Q&A: From Self-Releasing An Album To Running A Band As A Business, Learn A Thing Or Two From Periphery’s Matt Halpern


Unless you’ve been purposely avoiding the internet since early April, we imagine you’re probably pretty familiar with Periphery’s brand new, self-released album Hail Stan.

Serving as their first LP since leaving Sumerian Records, Periphery’s 64-minute, 9-track offering is a non-stop display of musical magnificence. Providing soaring highs and devastating lows, Periphery’s sixth full-length record, like all in their distinguished discography, is nothing short of perfection.

Now five months after Hail Stan’s release, the progressive metal outfit is ready to finally take their new music out on the road for a Noise presented headlining tour with Veil Of Maya and Covet. Talking to drummer Matt Halpern, it’s clear the band is itching to hit the road on their first headliner since 2017.

“We’ve had all summer off to kind of work on other things and be thinking about this tour and planning this tour,” he said. “There’s been a lot of work that has gone into it between the band and our team promoting it, setting it up and working with you guys. So we’re just excited to finally see it come to life.”     

Diving into more with Halpern, we were able to discuss what to expect on Periphery’s upcoming tour (like if they’ll be playing “Reptile” or not) as well as the band’s new self-run record label 3DOT Recordings.

To check out our chat with the business-savvy musician and entrepreneur, be sure to look below. Afterward, make sure to grab tickets to see Periphery out on tour here.        


With it being a while since you guys have done a proper headlining tour, is there anything special you have planned for these dates?

Matt Halpern: We’re just really excited to play a majority of new material. We put out a record earlier this year and we’ve only played a couple [new] songs live on the other tours we’ve done with Dance Gavin Dance and our South American tour earlier this year. I think the majority of our set on this North American headliner is going to be new songs. So we’re excited for sure about that.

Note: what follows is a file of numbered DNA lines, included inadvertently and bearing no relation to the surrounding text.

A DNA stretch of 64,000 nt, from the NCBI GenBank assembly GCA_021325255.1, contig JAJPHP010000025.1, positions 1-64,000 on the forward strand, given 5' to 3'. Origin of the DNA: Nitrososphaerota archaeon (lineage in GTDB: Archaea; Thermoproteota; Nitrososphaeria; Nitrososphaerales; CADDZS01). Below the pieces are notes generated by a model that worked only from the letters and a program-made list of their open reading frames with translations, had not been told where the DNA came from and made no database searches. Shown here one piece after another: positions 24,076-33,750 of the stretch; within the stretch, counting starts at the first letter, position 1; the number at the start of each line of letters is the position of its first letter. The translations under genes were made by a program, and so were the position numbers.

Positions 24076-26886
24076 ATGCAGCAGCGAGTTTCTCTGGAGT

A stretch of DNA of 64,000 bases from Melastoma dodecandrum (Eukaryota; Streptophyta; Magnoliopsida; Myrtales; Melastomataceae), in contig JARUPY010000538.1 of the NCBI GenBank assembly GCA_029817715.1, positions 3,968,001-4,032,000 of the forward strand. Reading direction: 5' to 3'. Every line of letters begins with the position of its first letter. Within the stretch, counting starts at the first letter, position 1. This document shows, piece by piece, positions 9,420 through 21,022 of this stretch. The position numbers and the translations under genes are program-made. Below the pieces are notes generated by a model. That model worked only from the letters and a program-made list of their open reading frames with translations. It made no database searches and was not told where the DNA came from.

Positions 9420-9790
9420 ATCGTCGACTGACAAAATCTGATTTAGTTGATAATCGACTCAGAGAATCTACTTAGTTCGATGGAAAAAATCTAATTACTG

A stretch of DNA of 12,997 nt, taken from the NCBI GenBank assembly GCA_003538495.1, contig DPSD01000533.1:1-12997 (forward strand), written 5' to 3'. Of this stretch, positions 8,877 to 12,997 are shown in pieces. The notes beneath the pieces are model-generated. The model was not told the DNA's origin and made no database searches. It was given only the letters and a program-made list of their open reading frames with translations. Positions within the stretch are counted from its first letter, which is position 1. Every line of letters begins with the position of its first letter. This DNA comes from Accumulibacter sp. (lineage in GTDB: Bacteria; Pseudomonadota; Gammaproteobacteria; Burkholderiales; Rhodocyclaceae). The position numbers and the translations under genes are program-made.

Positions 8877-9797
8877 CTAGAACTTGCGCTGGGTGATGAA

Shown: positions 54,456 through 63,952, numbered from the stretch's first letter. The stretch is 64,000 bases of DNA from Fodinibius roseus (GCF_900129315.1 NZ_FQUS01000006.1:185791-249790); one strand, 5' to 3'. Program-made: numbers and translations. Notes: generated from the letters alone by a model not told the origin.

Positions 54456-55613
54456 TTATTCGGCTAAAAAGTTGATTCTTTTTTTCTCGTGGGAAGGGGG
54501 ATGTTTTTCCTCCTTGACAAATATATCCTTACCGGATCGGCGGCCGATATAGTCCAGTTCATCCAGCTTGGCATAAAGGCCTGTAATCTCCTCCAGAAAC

A lot of fans have been wondering if you’re going to play your 16-minute track “Reptile” live. Has that been discussed at all?

That’s the plan. We start rehearsals this week so that’s the plan to make sure that one is in the set. I think that’s been the favorite song on the record for all of us, I think collectively, so it was a no-brainer when it came to this tour. Like, we have to play it. It has to happen.

That’s exciting. When it comes to playing a 16-minute song is there some extra cardio that you have to do to get yourself ready for that?

Not really. Most of our songs are pretty long-winded anyway. It’s really all the same, to be honest. You know, an hour-long set is an hour-long set whether it’s comprised of three really long songs or 10 short songs. It’s all pretty much the same. I think more so, I’m just excited to see how the crowd reacts to such a long song because that’s really the thing. Like, if we can keep everybody’s attention for those 16 minutes straight during that one song and have them totally into it, I think that’s the challenge. And that’s the goal, you know, so we just got to nail it.

That’s a very good point. Aside from “Reptile,” which song are you the most excited to play off the new record?

I honestly think it’s that one. If I had to pick another that I enjoy playing, I’ve always really enjoyed playing “Blood Eagle.” We’ve been playing that one live now for the past couple tours. I did some drum clinics earlier this year as well where I played that pretty much every night and that is a super fun, aggressive song to play. It’s definitely challenging but I just really enjoyed laying it down and watching the crowd go nuts with that one because it’s really engaging and it’s really heavy.

For this tour, you’re supporting Periphery’s first-ever self-released album Hail Stan. What’s that process been like so far? Has it been an easy transition or has there been a few hurdles?

There’s definitely always hurdles and there’s a new challenge that we are faced with pretty much every week. But we have such a good, experienced team behind us that is really helping us drive not only this record but the record label too. Any challenge that we’ve run into, someone on our team has either dealt with something like that before and knows exactly what to do or collectively is just creative enough to kind of solve whatever is thrown at us. So it’s definitely not easy but we’re very, very lucky to have awesome people on our team that are just freaking great at what they do.

So personally, knowing what you know now, you still feel good that you guys self-released Hail Stan

Oh, 100%. Starting our own label and self-releasing has been a goal since I joined the band 10 years ago. That’s been something we’ve been talking about and really long term we’ve been working towards and planning for more and more strategically and aggressively as the years went on. But when it came time for us to be able to do it, it wasn’t a decision that we made at that time on a whim. It was very well thought out, very strategic. And it was something we let our manager Wayne know from the day we started working together – which was now, I want to say like four or five years ago. So you know, even when we started working with him, that was part of our decision. He probably doesn’t like me saying this because he likes to stay in the background (which is also why I love him) but he has tons of label experience. So between his ability as a manager and then all his years and years and years of working at record labels, you know, he was part of that strategy for sure.